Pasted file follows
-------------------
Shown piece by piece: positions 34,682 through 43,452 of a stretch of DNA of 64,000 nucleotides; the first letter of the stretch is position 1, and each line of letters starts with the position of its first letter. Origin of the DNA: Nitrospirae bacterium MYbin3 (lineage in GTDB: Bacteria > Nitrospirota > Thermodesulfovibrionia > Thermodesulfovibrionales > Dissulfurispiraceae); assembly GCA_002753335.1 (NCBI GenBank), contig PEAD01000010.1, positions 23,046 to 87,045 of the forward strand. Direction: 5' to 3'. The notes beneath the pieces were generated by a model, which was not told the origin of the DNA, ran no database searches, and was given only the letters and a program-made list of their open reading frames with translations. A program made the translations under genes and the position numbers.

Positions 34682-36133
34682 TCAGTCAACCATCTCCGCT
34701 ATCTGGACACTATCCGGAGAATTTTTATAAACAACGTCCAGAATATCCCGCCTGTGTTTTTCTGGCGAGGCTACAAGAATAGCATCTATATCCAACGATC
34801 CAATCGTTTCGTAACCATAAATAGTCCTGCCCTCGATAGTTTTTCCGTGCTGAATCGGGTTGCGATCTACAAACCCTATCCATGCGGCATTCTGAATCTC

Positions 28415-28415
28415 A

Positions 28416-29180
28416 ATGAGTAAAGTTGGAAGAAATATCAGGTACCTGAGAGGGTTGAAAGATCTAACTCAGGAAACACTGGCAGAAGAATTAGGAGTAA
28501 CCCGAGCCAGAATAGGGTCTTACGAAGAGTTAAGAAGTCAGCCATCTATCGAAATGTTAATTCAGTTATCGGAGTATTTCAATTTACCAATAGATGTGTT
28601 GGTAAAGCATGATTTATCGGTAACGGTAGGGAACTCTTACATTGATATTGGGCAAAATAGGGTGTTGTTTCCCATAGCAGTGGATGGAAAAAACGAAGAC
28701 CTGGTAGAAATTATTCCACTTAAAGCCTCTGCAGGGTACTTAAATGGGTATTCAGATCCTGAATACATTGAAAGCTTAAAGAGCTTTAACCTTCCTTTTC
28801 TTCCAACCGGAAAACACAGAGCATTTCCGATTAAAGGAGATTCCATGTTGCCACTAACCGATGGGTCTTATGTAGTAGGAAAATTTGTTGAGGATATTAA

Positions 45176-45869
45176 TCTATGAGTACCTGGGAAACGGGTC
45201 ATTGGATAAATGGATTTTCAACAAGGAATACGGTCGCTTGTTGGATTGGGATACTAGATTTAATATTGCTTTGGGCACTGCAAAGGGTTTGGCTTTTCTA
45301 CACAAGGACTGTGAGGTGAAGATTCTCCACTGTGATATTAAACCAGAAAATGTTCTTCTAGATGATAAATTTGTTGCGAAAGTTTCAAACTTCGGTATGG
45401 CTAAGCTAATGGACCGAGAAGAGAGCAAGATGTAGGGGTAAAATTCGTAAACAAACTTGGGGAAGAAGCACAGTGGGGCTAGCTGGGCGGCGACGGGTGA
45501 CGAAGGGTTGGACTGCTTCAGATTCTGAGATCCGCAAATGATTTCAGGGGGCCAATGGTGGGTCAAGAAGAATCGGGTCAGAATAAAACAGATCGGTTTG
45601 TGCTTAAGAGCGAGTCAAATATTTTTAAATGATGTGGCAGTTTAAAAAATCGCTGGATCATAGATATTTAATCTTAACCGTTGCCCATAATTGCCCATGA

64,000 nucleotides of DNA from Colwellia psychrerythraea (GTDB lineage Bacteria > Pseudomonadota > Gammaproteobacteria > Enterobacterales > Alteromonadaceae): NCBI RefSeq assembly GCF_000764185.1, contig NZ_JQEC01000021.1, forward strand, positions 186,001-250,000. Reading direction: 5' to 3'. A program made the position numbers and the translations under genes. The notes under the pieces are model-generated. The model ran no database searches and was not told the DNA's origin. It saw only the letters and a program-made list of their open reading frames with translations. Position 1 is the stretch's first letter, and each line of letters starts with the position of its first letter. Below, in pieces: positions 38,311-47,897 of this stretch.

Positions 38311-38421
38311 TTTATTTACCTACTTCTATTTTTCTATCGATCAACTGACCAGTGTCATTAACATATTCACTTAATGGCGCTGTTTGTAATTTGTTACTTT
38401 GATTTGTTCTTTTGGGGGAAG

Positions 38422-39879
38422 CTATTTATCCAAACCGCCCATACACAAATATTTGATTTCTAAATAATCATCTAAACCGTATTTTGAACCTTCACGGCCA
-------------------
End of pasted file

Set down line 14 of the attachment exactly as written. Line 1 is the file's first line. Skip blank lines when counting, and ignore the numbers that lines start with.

Positions 45176-45869